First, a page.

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The graduate certificate in classical philosophy provides training, special skills, and knowledge equipping students for scholarly work and teaching that involve classical philosophy. It is designed to recognize students who have gone beyond their own departmental requirements for a Ph.D. and done significant work in classical philosophy, but who are not enrolled in the Ph.D. Program in Classical Philosophy. The certificate offers students in departments other than classics and philosophy the opportunity of taking seminars in those departments as a substantial part of their regular course of study. They will thus be able to improve their knowledge of the classical languages, extend their acquaintance with classical literature, history, and culture, and do intensive work on classical philosophical texts. In addition, students enrolled in the Certificate Program are expected to attend the Classical Philosophy Reading Group (which meets once a week during term time), and will be invited to attend the Program’s workshops (including the Summer Workshop in Greece sponsored by the Seeger Center for Hellenic Studies) and colloquia.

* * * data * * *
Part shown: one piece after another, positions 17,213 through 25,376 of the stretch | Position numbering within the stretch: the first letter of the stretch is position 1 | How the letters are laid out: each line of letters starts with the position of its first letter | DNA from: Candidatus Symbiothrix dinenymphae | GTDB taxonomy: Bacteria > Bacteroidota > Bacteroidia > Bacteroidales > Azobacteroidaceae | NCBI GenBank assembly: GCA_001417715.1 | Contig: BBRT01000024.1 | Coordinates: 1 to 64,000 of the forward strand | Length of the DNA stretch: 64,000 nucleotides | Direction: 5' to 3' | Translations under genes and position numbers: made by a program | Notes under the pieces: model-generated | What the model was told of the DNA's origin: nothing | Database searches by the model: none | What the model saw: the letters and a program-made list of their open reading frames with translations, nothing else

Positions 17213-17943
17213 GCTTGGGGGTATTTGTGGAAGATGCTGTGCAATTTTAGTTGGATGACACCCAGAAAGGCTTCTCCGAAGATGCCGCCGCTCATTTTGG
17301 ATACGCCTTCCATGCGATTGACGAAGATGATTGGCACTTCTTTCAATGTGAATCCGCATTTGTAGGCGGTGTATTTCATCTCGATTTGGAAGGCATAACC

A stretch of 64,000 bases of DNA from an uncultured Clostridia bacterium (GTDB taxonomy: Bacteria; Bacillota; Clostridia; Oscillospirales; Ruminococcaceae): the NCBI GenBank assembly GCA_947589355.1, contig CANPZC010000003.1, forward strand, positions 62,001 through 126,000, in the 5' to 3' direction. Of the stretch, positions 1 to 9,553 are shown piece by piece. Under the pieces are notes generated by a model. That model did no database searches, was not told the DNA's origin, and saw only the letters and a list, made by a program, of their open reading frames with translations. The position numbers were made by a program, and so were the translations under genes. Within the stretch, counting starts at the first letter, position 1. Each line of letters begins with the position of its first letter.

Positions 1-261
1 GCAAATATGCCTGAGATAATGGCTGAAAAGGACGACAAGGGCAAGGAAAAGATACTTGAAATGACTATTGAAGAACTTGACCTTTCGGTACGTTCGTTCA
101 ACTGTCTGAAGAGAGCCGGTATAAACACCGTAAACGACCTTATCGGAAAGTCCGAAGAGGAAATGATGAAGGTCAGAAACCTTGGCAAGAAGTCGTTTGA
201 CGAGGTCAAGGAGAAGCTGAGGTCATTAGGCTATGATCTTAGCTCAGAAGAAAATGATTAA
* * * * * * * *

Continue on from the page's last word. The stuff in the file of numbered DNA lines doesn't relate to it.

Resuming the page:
All students interested in the program should contact the Director of Graduate Studies or support staff within the Departments of Philosophy or Classics.
Students cannot be admitted to Princeton University through the Graduate Certificate in Classical Philosophy Program since it is not a degree program.
To earn the certificate, graduate students must be enrolled in a Ph.D. program other than the Ph.D. program in Classical Philosophy and must complete three requirements: (a) pass two sight exams in Latin and Greek respectively; (b) pass two examinations on reading lists of Greek and Latin authors respectively; and (c) take at least three graduate seminars on Classical Philosophical subjects in the Classics and Philosophy Departments (at least one in each department).
The Program in Classical Philosophy Executive Committee is constituted as follows:
Melissa Lane (Politics)
Hendrik Lorenz (Philosophy)
Benjamin Morison (Philosophy), Director
Alexander Nehamas (Philosophy)
Christian Wildberg (Classics) (Fall 2017 only)